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Is Technoaddiction Real?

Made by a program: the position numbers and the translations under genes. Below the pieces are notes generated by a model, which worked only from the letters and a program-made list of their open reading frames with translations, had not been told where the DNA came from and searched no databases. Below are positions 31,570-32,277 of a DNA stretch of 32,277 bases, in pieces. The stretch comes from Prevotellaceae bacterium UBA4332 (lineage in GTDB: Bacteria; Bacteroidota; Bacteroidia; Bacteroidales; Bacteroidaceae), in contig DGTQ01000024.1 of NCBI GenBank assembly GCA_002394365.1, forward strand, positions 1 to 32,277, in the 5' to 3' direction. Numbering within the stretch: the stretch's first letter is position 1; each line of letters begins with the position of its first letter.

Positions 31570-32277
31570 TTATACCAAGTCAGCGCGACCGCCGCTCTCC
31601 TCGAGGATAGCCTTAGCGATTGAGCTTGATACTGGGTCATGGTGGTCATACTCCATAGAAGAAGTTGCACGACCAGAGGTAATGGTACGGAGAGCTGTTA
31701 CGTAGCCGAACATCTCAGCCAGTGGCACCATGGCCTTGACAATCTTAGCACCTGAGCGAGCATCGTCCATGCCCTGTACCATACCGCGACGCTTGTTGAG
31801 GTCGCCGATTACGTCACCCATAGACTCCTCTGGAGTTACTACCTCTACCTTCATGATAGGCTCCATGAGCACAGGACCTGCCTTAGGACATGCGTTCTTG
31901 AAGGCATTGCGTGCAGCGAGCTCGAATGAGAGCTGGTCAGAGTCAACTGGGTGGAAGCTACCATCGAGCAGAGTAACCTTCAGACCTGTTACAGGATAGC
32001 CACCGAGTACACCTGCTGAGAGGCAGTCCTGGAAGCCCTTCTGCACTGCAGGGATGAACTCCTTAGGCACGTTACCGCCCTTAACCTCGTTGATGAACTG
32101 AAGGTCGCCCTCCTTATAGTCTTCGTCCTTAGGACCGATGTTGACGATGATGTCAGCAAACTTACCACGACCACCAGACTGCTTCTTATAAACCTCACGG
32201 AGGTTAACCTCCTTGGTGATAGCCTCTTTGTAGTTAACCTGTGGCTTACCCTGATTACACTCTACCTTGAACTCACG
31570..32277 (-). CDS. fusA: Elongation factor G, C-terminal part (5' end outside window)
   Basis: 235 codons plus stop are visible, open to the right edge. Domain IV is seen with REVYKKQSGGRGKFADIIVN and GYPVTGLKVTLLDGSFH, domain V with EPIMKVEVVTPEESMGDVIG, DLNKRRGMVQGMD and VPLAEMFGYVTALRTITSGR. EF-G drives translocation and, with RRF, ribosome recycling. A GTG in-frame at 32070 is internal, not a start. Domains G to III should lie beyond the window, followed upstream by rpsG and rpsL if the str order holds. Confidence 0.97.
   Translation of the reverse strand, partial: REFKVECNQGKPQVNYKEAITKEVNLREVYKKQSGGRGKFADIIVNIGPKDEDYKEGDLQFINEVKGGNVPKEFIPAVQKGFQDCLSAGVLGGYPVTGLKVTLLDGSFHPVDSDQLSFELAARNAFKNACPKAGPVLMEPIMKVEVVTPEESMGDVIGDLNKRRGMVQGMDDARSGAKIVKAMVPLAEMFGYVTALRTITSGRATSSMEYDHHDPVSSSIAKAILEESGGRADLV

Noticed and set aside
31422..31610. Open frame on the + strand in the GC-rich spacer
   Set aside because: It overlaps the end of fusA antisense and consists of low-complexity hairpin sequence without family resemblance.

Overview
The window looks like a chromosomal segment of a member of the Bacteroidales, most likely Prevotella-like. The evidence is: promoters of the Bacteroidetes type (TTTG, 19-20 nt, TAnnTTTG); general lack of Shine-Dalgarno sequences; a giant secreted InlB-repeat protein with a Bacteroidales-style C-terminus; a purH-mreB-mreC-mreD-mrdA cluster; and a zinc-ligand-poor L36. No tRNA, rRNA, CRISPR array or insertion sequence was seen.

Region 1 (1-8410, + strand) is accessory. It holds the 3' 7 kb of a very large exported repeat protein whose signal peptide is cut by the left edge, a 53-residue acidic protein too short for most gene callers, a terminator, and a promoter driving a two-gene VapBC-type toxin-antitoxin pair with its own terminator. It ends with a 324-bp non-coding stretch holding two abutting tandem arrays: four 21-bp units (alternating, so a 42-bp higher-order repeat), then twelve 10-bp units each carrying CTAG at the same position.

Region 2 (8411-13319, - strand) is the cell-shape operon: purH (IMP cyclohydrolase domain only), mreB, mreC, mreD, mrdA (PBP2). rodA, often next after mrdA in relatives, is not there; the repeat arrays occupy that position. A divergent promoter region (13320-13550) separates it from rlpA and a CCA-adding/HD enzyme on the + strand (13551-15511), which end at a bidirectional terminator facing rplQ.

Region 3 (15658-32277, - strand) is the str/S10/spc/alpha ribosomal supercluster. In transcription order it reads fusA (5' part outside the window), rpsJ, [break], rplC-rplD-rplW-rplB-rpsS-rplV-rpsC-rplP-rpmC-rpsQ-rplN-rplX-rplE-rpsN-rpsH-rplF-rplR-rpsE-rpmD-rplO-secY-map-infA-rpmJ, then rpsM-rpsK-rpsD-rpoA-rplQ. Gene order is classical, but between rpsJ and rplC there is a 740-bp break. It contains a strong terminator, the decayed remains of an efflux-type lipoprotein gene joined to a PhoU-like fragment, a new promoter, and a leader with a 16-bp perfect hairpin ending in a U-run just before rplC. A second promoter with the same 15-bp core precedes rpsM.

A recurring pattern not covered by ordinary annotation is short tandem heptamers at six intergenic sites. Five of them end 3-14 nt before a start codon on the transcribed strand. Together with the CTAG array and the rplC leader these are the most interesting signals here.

I'm not sure there is an official definition for the word "technoaddiction", so I'll define it as a condition enabled by technology that is severe enough to cause a person to compulsively waste time and/or money to the point of significantly negatively impacting his life. That's a pretty broad definition, so I'll try to narrow it down for the purposes of this article. One aspect of technoaddiction is related to compulsive buying disorder, which is defined as "excessive shopping cognitions and buying behavior that leads to distress or impairment". Compulsive buying disorder affects about 5.8% of the US population at some time in their lives. Another aspect of technoaddiction has to do with the compulsive consumption of social media. Although I have been thinking about writing this article for a few months, I was reminded of the topic today by an article about British government officials who believe that so many children are addicted to social media that it should be considered to be a disease. At this point, "social media disorder" is not formally considered to be a disease, but it is similar to "internet gaming disorder", which is listed as a condition meriting further study. Some people use the terms "technology addiction", "internet disorder", or "internet addiction disorder", none of which are listed in the "Diagnostic and Statistical Manual of Mental Disorders" (DSM), which psychiatrists and psychologists use as their definitive manual of mental disorders worthy of treatment.